With the introduction of sawmills, logging, and turpentine processing, other areas in Walton County began to grow and prosper. The town of Freeport benefited greatly from these industries and soon became a renowned shipbuilding center along the gulf coast. The town’s name is derived from its early roots as a shipping port that was free from any type of imported goods tax. Due to this, the ships would deliver or pick up goods tax-free, making it a popular and successful port in Walton County.
Santa Rosa Beach
In the late 1800s, towns were beginning to form south of the Choctawhatchee Bay. By the early 1900s, Hogtown Bayou in Santa Rosa Beach was a bustling town center. Steamboats bringing in residents from Mobile and Pensacola helped to quickly grow the area’s population to nearly 1,200 people. Unfortunately, a crop disaster followed by a hurricane spelled doom for the town. The town eventually took on a lawless "Wild West" vibe and many residents boarded steamboats and left en masse. The town's hotels, churches, stores, cafés, and cottages took on the feeling of a true ghost town. The few remaining locals eventually dismantled the town for lumber. Today, Cessna Landing (named for the town founder) is a public park and quiet place with picnic areas and a fishing dock. Next to the park, the Bayou Arts Center of Walton County hosts groups for art classes, workshops and other cultural events.
The historic community of Point Washington lies on the Choctawhatchee Bay and includes several bayous. A busy sawmill was the center of activity around the turn of the century, shipping lumber around the world. Today, the historic Wesley Mansion, located in Eden State Gardens, is one of the few historic treasures that still exist in South Walton.
Along the beach, there was also activity. In 1885, Army Major, Charles T. Gray built a homestead along the coast. At the time, the federal government owned much of the land and few people had reason to settle there. The soil was too sandy to farm and there were better timberlands inland. The closest settlement was at Point Washington to the north. Five years later, Army General William Miller and William Wilson moved their families there and mapped out where the village's streets and blocks would be built. Named after Major Gray, Grayton Beach celebrated its 110 year anniversary in 2000.
Reaching Grayton Beach at that time was not easy. There were no bridges over the Choctawhatchee Bay, and what roads existed were merely sand trails. In 1913, W. H. Butler and his son, Van R. Butler, made the day-long trip from DeFuniak Springs to Grayton Beach and ended up staying. W. H. Butler decided to start a resort project and bought most of what is now Grayton Beach. The Butler family built and rented cottages, sold an occasional lot and operated the town’s general store and a dance hall (site of the present-day Red Bar).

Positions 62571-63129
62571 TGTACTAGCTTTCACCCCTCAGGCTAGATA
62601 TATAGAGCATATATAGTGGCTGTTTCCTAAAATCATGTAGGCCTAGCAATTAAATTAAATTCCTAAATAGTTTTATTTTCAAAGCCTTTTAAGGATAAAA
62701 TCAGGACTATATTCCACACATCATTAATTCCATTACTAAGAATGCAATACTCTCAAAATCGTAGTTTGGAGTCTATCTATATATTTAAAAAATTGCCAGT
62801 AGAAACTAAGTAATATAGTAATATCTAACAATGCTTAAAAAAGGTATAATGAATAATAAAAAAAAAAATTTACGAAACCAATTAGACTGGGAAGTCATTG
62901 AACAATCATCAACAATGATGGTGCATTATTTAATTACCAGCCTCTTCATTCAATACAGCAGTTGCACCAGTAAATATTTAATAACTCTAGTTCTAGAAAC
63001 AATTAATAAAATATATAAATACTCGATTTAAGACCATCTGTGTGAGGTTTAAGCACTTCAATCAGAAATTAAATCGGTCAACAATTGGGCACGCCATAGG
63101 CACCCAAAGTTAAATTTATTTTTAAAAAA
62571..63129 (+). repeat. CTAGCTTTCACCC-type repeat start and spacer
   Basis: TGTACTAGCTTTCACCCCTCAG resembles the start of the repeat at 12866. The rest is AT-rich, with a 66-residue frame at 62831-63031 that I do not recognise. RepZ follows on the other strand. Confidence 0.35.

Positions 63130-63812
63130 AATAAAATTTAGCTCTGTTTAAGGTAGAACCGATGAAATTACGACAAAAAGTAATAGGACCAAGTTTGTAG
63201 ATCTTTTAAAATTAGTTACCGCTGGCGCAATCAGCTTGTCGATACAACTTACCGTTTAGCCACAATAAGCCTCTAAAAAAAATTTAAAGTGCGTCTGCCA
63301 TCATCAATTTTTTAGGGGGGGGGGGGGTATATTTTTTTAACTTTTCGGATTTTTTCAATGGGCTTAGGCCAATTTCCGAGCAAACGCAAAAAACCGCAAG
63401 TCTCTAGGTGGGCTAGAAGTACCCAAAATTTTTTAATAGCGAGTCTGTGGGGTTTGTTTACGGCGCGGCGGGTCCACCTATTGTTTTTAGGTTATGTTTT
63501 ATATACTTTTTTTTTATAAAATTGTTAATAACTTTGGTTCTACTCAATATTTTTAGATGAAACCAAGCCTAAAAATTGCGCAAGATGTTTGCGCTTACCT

Access to Grayton Beach became easier with the construction of Highway 98 and the Highway 331 bridge in the 1930s, and Grayton began booming. In the 1940s, the addition of electricity and the beginning of World War II brought more people to the town. In 1942, the U. S. Coast Guard established a 40-man station here, and the federal government rented many of the homes for barracks and offices. The only building still standing in Grayton Beach that is thought to date back to the beginning of the town is a two-story home, known as the Wash-A-Way, at the end of County Road 283. In the Wash-A-Way, you can find the name of one guardsman written in ink on the wall of a closet he used as a darkroom.
The community and the state have helped keep Grayton Beach small by virtually surrounding the community with park land. In 1967, the state used its land east of the town to create Grayton Beach State Recreation Area. In 1985, after years of lobbying by residents, Florida bought the village's beachfront and the dunes and forest land to the west and north.
Historically the development of Walton County can be attributed to its largest industry at the time, farming. As time passed, other industries such as logging and the harvesting of pine gum and turpentine played a vital role in the growth of the area. Watch our History Of South Walton video.
Today, tourism contributes greatly to the county’s success. Annual events and historical and cultural festivals throughout the year showcase Walton County's rich heritage.